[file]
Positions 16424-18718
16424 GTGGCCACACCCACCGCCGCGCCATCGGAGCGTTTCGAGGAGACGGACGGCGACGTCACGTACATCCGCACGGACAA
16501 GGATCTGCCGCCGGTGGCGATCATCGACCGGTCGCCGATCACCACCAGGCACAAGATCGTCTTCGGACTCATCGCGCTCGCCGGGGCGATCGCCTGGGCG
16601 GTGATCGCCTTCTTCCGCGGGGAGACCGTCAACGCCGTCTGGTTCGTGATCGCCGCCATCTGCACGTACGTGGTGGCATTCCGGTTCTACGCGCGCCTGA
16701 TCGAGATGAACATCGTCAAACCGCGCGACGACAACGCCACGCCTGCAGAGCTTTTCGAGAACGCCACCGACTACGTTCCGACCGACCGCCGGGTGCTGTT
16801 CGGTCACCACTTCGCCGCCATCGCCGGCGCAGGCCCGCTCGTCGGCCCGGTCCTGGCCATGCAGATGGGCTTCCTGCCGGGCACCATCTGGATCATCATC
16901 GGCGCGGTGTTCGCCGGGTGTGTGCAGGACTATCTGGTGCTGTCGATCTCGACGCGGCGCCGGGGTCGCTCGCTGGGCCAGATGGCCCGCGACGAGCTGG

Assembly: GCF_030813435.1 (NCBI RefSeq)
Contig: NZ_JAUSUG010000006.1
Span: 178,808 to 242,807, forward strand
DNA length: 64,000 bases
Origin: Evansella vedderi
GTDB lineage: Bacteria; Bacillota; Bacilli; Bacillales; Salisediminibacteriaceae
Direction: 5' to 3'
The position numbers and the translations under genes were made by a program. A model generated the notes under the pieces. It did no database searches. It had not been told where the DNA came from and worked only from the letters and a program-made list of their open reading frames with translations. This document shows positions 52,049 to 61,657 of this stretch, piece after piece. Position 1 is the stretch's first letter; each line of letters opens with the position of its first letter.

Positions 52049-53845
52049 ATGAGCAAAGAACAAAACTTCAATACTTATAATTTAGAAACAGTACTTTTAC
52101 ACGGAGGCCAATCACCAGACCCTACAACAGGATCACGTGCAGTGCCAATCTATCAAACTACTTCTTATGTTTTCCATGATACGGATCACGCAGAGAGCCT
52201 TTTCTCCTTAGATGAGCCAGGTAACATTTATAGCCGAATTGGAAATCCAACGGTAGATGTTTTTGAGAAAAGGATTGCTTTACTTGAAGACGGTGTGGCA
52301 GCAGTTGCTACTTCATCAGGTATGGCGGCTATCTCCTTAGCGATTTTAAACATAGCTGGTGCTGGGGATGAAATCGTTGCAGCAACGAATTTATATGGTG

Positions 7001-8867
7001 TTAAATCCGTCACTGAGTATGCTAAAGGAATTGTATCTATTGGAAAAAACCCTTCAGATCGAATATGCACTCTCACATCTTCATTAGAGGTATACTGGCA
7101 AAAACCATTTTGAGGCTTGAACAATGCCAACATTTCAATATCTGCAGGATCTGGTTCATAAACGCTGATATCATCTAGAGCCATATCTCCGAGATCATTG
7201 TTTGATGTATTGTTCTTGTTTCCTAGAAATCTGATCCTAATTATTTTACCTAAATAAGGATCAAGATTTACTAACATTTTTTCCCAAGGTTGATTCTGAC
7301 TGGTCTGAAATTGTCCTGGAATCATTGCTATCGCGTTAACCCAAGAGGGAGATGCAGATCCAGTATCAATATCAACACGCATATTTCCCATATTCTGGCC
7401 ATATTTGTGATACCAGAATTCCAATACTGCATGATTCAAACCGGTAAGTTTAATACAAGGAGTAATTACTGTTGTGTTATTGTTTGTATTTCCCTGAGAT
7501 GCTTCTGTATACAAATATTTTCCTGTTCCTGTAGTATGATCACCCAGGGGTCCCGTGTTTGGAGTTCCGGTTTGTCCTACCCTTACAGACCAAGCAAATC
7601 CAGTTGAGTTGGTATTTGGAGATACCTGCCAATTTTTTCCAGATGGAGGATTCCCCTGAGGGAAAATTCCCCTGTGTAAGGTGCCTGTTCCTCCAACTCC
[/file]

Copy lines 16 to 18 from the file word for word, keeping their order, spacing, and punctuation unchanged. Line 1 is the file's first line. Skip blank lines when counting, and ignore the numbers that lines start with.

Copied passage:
Positions 52049-53845
52049 ATGAGCAAAGAACAAAACTTCAATACTTATAATTTAGAAACAGTACTTTTAC
52101 ACGGAGGCCAATCACCAGACCCTACAACAGGATCACGTGCAGTGCCAATCTATCAAACTACTTCTTATGTTTTCCATGATACGGATCACGCAGAGAGCCT